Different levels of national progress on a food safety strategy in the Western Pacific have been identified during a meeting to monitor adoption.
The Regional Framework for Action on Food Safety in the Western Pacific covers 2018 to 2025. It was endorsed by the World Health Organization (WHO) Regional Committee in 2017. Common food safety issues in the area include aflatoxins.
A virtual meeting in March this year was organized into five sessions, one for each point of the plan, and had presentations by international and national experts. The five areas cover food safety policy and legal frameworks, risk based inspection and enforcement, information underpinning evidence, incident and emergency response and communication and education.
The event was an opportunity for WHO member states in the Western Pacific to update each other and exchange progress in implementation of the framework. It allowed them to understand achievements so far and were they should be in the next few years.
A survey showed they were at different stages of implementing the five areas and had diverse approaches. Further analysis revealed hardly any had an advanced level of implementation. Areas related to incident and emergency response and food safety communications and education had the lowest levels of execution.
More than 100 people attended the meetings, including officials from the governments of 19 states in the region including Australia, Cambodia, China, Fiji, Japan, Malaysia, Mongolia, New Zealand, the Philippines, Papua New Guinea, Samoa, Singapore, Solomon Islands, and Vietnam.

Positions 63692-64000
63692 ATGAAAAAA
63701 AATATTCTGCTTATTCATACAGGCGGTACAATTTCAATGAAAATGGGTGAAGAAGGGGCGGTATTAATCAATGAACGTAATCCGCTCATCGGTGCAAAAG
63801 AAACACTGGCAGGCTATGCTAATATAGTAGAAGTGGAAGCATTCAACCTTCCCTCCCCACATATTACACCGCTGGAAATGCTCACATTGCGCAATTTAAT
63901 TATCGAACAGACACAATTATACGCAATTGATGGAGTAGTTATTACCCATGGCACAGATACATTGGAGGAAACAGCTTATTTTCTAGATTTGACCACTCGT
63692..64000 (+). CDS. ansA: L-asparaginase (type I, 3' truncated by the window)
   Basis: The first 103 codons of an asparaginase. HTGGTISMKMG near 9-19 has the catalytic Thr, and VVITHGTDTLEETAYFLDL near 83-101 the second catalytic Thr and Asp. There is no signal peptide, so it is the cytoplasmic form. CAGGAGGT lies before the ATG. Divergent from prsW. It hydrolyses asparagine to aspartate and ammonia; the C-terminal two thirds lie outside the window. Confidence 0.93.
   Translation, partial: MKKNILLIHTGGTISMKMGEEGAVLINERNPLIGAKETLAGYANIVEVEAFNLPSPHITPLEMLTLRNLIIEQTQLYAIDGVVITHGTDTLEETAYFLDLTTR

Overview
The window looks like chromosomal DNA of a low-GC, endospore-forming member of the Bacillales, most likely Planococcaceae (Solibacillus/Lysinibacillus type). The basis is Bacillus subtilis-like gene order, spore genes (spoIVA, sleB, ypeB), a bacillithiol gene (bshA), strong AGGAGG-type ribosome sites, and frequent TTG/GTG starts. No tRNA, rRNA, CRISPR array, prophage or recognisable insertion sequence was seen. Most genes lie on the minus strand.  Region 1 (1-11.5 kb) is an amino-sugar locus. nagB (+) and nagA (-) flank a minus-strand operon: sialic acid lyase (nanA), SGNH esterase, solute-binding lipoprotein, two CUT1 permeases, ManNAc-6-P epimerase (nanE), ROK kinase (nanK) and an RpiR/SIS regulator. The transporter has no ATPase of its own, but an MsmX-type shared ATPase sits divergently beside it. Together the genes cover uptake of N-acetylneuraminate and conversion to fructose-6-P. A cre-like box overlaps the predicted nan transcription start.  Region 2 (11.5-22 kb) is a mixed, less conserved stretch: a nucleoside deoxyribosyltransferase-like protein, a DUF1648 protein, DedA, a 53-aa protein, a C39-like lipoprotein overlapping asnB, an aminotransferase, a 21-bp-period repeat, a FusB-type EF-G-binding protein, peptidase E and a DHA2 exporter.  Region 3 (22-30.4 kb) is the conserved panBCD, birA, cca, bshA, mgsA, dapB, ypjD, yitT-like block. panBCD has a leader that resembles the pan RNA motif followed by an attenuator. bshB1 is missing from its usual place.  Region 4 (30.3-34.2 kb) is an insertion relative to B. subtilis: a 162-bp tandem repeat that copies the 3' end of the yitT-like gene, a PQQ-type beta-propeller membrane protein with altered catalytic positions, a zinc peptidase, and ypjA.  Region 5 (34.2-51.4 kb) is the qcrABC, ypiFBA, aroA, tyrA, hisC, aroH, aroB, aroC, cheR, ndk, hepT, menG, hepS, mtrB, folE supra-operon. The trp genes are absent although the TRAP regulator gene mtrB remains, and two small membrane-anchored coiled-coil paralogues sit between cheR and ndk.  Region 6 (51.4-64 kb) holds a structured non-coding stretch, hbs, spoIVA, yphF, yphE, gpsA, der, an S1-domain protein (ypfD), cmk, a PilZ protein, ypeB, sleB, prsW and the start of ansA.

Dr. Takeshi Kasai, WHO regional director for the Western Pacific, said the framework was crucial to reduce foodborne outbreaks.
Import reliance and analysis capacity
Pacific islands have high dependence on food imports, limited institutional frameworks and gaps in laboratory analysis capacity.
Joanne Chan Sheot Harn, director of the National Centre for Food Science, Singapore Food Agency and WHO Collaborating Centre on Food Contamination Monitoring, presented the country’s situation as it relies a lot on imports. This included improving checks on imported foods through risk-based controls, preventive measures in the country of origin as well as border and post-entry controls.
Patricia Soqoilo, chief health inspector, Ministry of Health and Medical Services for the Solomon Islands, said a national laboratory is being prepared for accreditation and there are agreements with universities to analyze food contaminants. However, she spoke about operational and logistical difficulties in carrying out monitoring activities.
Participants recognized the lack of data to estimate risk levels limits the use of risk-based inspection in the region. They also said lab diagnostic capacities for food safety are fundamental for data generation.
Shuang Zhou, professor at the China National Center for Food Safety Risk Assessment, presented the country’s experience with data collection, establishing maximum levels for contaminants and China’s total diet study.
Jenny Bishop, from the Ministry for Primary Industries in New Zealand, said six actions are strengthening emergency response systems including enhancing participation in INFOSAN and ensuring authorities have the legal power to enforce and conduct food recalls.
Rin Ogiya, director of the Office of International Food Safety, Pharmaceutical Safety and Environmental Health Bureau, Ministry of Health Labor and Welfare in Japan, spoke about the country’s risk-based approach to imported food inspection.
Other speakers included Mohd Salim Dulatti, senior director of the food safety and quality division at the Ministry of Health Malaysia and Timothy Moises C Mendoza of the Food and Drug Administration of the Philippines.
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